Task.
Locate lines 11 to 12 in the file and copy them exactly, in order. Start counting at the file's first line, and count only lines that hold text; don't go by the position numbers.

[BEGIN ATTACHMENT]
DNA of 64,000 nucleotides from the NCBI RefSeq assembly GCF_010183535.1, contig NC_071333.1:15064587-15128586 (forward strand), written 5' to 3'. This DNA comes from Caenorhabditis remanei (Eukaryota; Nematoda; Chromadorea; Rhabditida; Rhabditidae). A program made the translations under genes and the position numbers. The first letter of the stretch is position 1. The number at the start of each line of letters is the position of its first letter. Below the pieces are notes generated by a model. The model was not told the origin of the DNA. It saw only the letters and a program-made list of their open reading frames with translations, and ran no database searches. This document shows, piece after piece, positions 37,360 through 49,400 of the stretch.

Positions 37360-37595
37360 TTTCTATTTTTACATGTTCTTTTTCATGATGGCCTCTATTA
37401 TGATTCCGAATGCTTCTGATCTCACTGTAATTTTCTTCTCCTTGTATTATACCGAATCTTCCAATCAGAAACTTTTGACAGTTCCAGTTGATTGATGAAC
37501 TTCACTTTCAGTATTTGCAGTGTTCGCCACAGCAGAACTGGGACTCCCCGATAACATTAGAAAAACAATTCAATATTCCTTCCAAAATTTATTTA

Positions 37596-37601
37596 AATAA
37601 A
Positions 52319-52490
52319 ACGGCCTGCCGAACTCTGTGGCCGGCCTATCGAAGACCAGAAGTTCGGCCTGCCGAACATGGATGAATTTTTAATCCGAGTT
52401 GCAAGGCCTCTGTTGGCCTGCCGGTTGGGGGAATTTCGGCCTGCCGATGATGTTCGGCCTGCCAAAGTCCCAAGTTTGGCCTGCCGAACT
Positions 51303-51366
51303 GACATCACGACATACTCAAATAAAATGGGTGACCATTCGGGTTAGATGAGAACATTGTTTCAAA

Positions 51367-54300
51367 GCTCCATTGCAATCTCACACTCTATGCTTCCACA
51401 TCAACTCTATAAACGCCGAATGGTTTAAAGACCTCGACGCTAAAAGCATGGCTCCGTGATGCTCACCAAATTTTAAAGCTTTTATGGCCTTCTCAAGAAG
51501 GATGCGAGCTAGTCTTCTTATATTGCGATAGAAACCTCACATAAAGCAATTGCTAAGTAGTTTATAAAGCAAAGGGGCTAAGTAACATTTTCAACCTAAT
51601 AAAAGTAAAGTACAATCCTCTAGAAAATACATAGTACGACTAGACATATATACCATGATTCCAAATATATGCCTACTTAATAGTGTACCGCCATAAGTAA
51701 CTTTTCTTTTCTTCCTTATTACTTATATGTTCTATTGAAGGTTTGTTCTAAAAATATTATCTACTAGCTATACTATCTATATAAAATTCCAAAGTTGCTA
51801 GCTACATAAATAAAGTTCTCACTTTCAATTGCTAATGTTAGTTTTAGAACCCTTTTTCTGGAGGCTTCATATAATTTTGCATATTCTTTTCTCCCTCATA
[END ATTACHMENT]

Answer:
52401 GCAAGGCCTCTGTTGGCCTGCCGGTTGGGGGAATTTCGGCCTGCCGATGATGTTCGGCCTGCCAAAGTCCCAAGTTTGGCCTGCCGAACT
Positions 51303-51366